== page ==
Shweta Basu Prasad’s Digital Playlist: Dheepan explores the struggles and atrocities of civil wars

Shweta Basu Prasad’s Digital Playlist: Dheepan is about a Tamil soldier and two refugees flee civil war in Sri Lanka, but find a whole new set of crisis when they attempt to start a new life in Paris. The first hour of the film shows their struggle to accept each other as the new family in a new land along with a foreign language, which Yalini nor Dheepan understand.

Written by Shweta Basu Prasad | Mumbai | Published: November 6, 2017 5:40:02 pm

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Film: Dheepan
Director: Jacques Audiard
Language: Tamil, French.
Duartion: 1 hour 54 minutes
Logline: A Tamil soldier and two refugees flee civil war in Sri Lanka, but find a whole new set of crisis when they attempt to start a new life in Paris.
Platform: Netflix

As easy as it is for people sitting in car, office or at home to read the flashing headlines on the phones about refugees and civil wars and comment about the atrocities of the situations. The people who are actually part of the crisis, face much worse than we can imagine. To witness war, blood, losing families and friends, leaving the homeland to “settle” where fate takes them.

Where or what is home to them? Mere access to food, clothes and shelter, is that what home is? What about dealing with the nightmares of the ghosts of the past with eyes closed and open. Many such questions (and more) are asked and posed at the audience in Jacques Audiard’s Tamil-French 2015 Palme D’or winner of Cannes film festival Dheepan.

The film starts with Sivadhasan (Jesuthasan Antonythasan) a Tamil freedom fighter, Tiger in Sri Lanka, placing dried palm leaves over dead bodies with a grim, helpless face. His struggle to wear pants with an injured leg and burning his uniform with the pyre explains Savadhasan’s state of mind. Sivadhasan, later meets Yalini (Kalieaswari Srinivasan), and the child Illayaal (Claudine Vinasithamby) at the refugee camp, both names taken from the passports of dead people. Sivadhasan too has a new identity now, Dheepan, from a dead man’s passport. This “family” leaves on a boat to Madras (India) from where they fly to France to start afresh as displaced refugees.

The first hour of the film shows their struggle to accept each other as the new family in a new land along with a foreign language, which Yalini nor Dheepan understand. Illayaal, wise enough for her age, adapts to her new environment and family and does her best to learn to French. The fake family then moves to e Pré, where Dheepan gets the job of a caretaker at the developing housing society. The society has drug lords and gang lords who assess everyone, yet mind their own business as long as others do. Dheepan, having seen much worse, does his chores obediently and keeps his family away from them. His dead wife and dead daughters in Sri Lanka, somewhere seems to have played a major role for him to keep away from weapons and war and for his sympathetic nature towards Yalini and Illayaal. He is protective about them. Yalini, keeps an eye out for any opportunity that she might get for going to England where her cousin. Illayaal at Le Pré is enrolled to a school where she is doing very well and copes well with French and translates and teaches Dheepan and Yalini from time to time.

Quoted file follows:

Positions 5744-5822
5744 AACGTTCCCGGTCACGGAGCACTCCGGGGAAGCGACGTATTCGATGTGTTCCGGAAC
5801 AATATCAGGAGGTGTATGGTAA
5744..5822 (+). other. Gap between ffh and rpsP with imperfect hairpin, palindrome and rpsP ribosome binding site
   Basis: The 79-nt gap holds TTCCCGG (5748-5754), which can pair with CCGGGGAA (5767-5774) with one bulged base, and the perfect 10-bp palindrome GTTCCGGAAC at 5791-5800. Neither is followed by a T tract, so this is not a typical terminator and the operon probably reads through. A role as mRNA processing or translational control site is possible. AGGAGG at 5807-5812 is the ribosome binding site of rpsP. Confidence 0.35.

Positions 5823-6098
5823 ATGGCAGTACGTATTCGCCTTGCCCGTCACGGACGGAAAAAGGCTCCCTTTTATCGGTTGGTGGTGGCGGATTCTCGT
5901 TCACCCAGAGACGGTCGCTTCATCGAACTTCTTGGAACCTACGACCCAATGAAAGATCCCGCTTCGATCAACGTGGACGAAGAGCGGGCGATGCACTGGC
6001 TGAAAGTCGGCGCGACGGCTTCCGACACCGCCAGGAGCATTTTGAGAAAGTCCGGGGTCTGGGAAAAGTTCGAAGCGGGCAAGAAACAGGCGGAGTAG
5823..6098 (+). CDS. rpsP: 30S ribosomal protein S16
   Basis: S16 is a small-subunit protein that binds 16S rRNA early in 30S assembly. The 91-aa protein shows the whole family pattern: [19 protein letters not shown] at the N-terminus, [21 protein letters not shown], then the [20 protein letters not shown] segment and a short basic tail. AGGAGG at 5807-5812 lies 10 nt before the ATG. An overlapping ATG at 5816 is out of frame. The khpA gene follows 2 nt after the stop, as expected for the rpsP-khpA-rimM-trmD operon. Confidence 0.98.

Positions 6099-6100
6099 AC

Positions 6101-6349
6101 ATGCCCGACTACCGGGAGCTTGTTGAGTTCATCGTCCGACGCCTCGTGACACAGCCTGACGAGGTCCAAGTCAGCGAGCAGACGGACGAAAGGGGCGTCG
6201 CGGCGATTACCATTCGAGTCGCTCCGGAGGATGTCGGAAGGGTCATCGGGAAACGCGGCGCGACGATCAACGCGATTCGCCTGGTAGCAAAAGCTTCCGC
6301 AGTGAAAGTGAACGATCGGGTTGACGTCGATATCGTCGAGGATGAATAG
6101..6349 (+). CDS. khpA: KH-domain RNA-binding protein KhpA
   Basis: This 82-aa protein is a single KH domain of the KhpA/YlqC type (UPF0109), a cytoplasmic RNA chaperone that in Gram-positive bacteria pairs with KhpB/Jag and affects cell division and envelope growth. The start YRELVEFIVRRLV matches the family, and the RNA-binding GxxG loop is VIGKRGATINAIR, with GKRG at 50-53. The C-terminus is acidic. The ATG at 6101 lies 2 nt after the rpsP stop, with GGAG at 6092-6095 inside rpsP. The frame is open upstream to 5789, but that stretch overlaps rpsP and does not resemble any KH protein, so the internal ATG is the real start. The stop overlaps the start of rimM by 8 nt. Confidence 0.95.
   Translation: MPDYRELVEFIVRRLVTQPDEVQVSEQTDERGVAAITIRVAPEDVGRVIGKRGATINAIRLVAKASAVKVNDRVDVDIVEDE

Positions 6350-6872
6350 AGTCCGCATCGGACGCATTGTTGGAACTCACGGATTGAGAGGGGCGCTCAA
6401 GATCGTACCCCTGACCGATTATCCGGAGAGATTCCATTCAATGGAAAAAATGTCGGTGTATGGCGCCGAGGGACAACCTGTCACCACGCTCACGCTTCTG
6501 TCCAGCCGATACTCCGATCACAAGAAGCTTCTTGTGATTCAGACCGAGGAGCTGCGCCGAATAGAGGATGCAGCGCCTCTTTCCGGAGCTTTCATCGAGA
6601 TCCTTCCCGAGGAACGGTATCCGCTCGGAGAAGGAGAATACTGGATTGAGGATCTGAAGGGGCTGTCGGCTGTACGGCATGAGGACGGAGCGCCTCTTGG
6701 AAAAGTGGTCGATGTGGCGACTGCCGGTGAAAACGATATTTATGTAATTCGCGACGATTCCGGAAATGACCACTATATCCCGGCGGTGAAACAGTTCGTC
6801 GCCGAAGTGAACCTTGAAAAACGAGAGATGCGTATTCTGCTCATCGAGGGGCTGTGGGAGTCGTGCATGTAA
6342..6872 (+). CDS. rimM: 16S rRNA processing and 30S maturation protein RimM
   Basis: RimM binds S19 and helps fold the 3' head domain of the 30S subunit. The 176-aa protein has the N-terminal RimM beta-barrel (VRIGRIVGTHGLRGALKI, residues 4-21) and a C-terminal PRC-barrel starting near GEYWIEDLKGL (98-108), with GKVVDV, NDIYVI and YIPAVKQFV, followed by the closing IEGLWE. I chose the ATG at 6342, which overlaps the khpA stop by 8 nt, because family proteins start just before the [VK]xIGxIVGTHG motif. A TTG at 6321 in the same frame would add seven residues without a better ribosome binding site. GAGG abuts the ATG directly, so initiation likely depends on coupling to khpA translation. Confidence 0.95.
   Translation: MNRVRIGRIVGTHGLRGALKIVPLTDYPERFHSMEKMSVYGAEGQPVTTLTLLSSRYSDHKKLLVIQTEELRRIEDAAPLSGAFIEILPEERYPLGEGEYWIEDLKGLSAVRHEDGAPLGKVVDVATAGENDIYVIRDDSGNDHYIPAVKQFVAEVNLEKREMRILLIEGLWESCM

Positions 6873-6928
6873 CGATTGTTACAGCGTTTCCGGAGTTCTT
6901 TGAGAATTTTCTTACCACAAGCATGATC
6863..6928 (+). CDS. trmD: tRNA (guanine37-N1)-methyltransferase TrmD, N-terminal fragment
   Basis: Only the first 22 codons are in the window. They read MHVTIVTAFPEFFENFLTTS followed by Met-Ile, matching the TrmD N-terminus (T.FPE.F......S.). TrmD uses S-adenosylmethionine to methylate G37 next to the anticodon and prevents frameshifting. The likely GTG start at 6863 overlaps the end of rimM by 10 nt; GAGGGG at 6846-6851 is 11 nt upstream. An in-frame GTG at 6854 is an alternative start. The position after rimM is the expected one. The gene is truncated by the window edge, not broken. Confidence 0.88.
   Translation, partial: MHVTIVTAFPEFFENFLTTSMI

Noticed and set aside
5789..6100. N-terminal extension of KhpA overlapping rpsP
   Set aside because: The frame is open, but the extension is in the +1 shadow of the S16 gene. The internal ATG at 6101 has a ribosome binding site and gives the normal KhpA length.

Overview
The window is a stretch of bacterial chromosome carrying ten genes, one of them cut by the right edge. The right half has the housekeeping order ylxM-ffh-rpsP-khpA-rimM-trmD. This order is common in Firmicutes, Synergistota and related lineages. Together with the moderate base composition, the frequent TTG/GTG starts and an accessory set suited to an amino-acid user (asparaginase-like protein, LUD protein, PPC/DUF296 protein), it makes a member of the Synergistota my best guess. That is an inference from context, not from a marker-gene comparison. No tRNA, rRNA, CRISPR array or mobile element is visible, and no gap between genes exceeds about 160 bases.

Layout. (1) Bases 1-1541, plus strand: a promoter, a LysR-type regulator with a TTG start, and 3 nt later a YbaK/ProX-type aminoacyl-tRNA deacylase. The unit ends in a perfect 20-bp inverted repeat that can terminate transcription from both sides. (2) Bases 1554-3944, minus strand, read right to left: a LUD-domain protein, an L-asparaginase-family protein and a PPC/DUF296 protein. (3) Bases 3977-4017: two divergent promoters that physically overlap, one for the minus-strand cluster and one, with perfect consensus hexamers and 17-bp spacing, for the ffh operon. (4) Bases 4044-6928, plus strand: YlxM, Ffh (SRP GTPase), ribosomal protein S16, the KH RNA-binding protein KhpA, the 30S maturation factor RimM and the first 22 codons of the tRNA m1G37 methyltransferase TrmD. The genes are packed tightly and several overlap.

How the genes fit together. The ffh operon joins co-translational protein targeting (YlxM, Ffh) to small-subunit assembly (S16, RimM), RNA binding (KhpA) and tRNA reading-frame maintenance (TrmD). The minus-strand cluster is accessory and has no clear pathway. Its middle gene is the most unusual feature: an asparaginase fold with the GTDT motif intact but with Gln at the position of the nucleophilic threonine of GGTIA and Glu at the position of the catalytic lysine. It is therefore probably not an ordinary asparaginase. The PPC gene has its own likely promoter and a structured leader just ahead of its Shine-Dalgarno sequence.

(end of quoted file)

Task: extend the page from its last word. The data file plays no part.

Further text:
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When Yalini gets a house cleaning and cooking job in the same society for a reasonably good pay, she discovers the drug dealers and gets uncomfortable under their gaze. Her job to feed the old man goes well, till she finds herself drawn towards his niece Brahmin (Vincent Rottiers), friendship, attraction whatever it is, is left for the audience to interpret. A scene where they both communicate in their mother tongues, not understanding the other, yet understanding each other is outstanding. The film is full of moments. Whether it’s Dheepan making a gold foil frame for his dead family’s photograph or dancing to Tamil songs, Yalini and dheepan breaking the ice and having a conversation where Yalini pulls his leg for not having a sense of humor or Illayaal asking Yalini to treat her like her sibling if not her daughter, the moments are honest and human.

Jacques Audiard’s understanding of characters with violent background seeking redemption is brilliant. Shot and edit well with least and appropriate background score makes the film smooth and without distractions. The performance by all the actors is phenomenally powerful and empathetic. Dheepan won the Palme D’or at the 2015 Cannes film festival and rates 7.2 on IMDB, 88% on rotten tomatoes and 4/5 by The Guardian. Don’t miss this one.

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